A New York state judge on Wednesday ordered PricewaterhouseCoopers LLP to comply with a state attorney general subpoena seeking documents related to an investigation into whether Exxon Mobil Corp. lied to investors about climate-change-related risks to its business.
Bondholders suing major banks for allegedly conspiring to manipulate the London Interbank Offered Rate told a Manhattan federal judge on Wednesday that they have settled with UBS AG and Barclays Bank PLC.
The Second Circuit quickly punted the bail motion of a New York woman convicted in the Agape World Inc. Ponzi scheme run by a man dubbed the "mini-Madoff," saying only hours after the motion was heard on Tuesday that the matter should first be considered in the district court.
A Florida jury slammed R.J. Reynolds Tobacco Co. with $20 million in punitive damages Tuesday in a trial over the lung disease death of a sailor's chain-smoking wife, adding to an $8.8 million compensatory verdict awarded a day earlier and amounting to far more than the plaintiff requested.
A California federal judge on Tuesday signed off on the final approval of a $14.7 billion settlement with consumers and the federal government over Volkswagen’s emissions cheating scandal that includes an aggressive timeline to start buying back affected cars in November.
The U.S. Securities and Exchange Commission’s fraud case against private equity magnate Lynn Tilton and her Patriarch Partners firms got off to a heated start Monday, as attorneys for Tilton argued the SEC’s claims she overcharged investors by $200 million are "ludicrous."
Pennsylvania’s disgraced ex-attorney general was led out of court in handcuffs on Monday afternoon after being sentenced to at least 10 months in prison following her conviction on charges that she lied to a grand jury about her role in leaking confidential investigative material to a reporter.
A Florida jury awarded $8.8 million on Monday to a sailor whose chain-smoking wife died of lung disease, hitting R.J. Reynolds Tobacco Co. with far more than the $5.3 million he had asked for and also finding the tobacco company owes punitive damages for hiding the dangers of cigarettes.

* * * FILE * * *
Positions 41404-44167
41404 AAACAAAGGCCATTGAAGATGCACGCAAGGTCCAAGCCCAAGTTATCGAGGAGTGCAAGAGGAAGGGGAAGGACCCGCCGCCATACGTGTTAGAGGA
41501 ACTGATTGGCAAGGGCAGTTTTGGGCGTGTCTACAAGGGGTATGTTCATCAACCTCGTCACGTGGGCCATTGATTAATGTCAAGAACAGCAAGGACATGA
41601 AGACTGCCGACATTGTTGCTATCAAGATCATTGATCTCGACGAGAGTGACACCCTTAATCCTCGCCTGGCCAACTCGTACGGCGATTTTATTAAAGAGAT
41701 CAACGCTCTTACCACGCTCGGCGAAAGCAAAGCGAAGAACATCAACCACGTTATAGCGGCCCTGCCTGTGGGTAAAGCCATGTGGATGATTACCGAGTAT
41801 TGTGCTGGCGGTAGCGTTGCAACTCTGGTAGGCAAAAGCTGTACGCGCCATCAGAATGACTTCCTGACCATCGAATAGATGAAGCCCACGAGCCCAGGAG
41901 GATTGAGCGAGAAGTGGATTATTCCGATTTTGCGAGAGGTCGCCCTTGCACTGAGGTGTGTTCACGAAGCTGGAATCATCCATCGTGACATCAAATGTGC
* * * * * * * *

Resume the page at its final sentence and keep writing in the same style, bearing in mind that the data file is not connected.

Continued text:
The National Marine Fisheries Service reasonably relied on climate-change projections to find that an Arctic seal population would be endangered by the end of the century, a Ninth Circuit panel ruled Monday, reversing a district court judge who found the conclusion too speculative.
The full Ninth Circuit ruled Monday that the U.S. Supreme Court's Octane Fitness ruling on fee-shifting in patent cases should apply equally to Lanham Act cases, joining several other circuit courts that have done the same.
The U.S. Department of Justice on Monday said nursing home giant Life Care Centers of America will pay $145 million to end False Claims Act litigation that alleged it billed Medicare for excess treatment, a record FCA settlement for the nursing industry.
Brazilian aerospace firm Embraer SA will pay $205 million to settle allegations by U.S. authorities that the company violated the Foreign Corrupt Practices Act by paying millions of dollars in bribes to officials in three countries and falsifying accounting records.
AT&T Inc. unveiled an $85.4 billion cash-and-stock takeover of Time Warner Inc. late Saturday, confirming a swirl of media reports over the weekend that the pair were putting the finishing touches on the year’s largest megadeal.
Private equity magnate Lynn Tilton and the U.S. Securities and Exchange Commission will finally face off Monday over claims Tilton and her firm overcharged investors by more than $200 million, and both sides are preparing for a fight befitting what could be the largest case ever heard by an SEC judge as Tilton raises a host of new claims the agency acted improperly.
New York Gov. Andrew Cuomo on Friday signed a bill outlawing the advertising of short-term rentals on sharing economy websites such as Airbnb, prompting the company to file a lawsuit challenging the law in New York federal court.
SunEdison creditors on Thursday sued the energy giant’s bank lenders and other financiers in New York to recover at least $200 million they allege was used to mask the company’s deteriorating finances and improprieties months before filing for bankruptcy.